Tallaght University Hospital are urging people to only attend their Emergency Department (ED) if it is absolutely necessary due to the high number of emergency attendances.
The hospital say that this is resulting in longer patient waiting times.
In a statement released this morning, hospital management said: “We are asking the public where possible to attend their GP or out of hours GP services in the first instance.
“ED patients are seen in order of priority which may result in patients with minor illnesses or injuries experiencing delays.
“We would like to thank the general public for their understanding and cooperation during this busy period.”
The news comes after the Irish Nurses and Midwives Organisation (INMO) reported a record amount of people waiting on hospital trolleys across the country yesterday.
There were 40 patients waiting on trolleys in Tallaght University Hospital yesterday, with 24 people waiting on trolleys today.
Local councillor Charlie O’Connor (FF) has called for urgent action from the Health Minister Simon Harris, saying that the current crisis unfolding at the hospital has raised fears about safety at the facility.
Cllr O’Connor’s comments come as Dr James Gray, a consultant in Accident and Emergency medicine at Tallaght University Hospital, warned that conditions at the ED have become ‘dangerous and unsafe’.
“The fact that a consultant working in our hospital has warned that conditions are not safe is deeply worrying,” said Cllr O’Connor.
“In any normal system, it would prompt major pressure on the Health Minister.
“However, we appear to have a government that continues to just operate business as usual despite the fact that all records around people waiting on trollies are being broken.
“People in Tallaght have heard enough talk from the government about the great work they are doing.
“They watch in disgust as public money is spent on buying adverts promoting the work of the government at the very same time as a 64 year old neighbour of ours is forced to lie on a trolley for more than four days.”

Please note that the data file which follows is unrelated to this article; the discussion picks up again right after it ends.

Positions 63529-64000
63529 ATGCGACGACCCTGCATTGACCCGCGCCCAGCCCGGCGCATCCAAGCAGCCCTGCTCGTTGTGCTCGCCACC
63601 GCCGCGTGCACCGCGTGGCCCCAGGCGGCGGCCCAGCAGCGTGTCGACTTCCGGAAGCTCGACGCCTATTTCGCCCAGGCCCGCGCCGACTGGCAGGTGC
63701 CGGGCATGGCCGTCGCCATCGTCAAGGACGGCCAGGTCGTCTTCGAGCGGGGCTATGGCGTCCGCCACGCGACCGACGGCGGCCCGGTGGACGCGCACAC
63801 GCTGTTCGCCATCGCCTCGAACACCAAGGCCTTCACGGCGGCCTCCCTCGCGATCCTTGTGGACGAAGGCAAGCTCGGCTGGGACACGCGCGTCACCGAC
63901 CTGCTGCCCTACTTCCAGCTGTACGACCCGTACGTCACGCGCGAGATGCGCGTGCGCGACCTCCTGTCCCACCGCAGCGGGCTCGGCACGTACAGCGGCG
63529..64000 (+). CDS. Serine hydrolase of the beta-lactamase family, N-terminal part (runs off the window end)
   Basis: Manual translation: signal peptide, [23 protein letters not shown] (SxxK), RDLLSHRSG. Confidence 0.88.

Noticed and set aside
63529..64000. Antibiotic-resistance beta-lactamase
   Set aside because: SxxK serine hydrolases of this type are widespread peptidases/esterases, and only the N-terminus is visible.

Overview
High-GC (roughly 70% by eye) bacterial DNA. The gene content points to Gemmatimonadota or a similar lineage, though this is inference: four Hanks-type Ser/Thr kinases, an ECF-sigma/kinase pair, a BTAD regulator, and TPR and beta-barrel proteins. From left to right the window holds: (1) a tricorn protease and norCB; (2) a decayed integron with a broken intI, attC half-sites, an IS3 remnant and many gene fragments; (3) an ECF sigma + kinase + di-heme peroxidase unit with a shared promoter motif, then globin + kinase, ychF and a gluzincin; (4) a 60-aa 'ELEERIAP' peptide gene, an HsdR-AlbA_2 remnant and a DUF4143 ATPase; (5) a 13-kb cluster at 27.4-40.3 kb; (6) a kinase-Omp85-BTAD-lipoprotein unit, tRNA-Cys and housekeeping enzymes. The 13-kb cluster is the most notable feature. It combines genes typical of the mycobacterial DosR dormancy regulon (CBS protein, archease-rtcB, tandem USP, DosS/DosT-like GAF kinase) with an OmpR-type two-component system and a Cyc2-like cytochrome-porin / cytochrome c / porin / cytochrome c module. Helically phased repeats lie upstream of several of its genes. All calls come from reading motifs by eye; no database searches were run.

In a statement released yesterday, the Health Service Executive (HSE) said that the ED Taskforce had met to discuss the current crisis.
The Taskforce was briefed on the HSEs recovery plan and key actions which includes the cancellation of non-urgent inpatient procedures across most hospital sites, the postponement of day surgery at some hospitals to provide beds for emergency patients and the transfer of public patients to private hospitals where appropriate.
The HSE added that a further €5m was allocated last week to 13 hospitals so support the purchase of home support packages for the next four weeks.
John Connaghan, Joint Chairperson of the ED Taskforce said: “While it has always been acknowledged that the health service would experience a difficult and challenging time following the recent adverse weather, all efforts continue to be made to address the issues delaying patient flow through the hospital and community care system.
“The commitment and resilience of our health care staff throughout this challenging time has been fully acknowledged by the ED Taskforce members today.”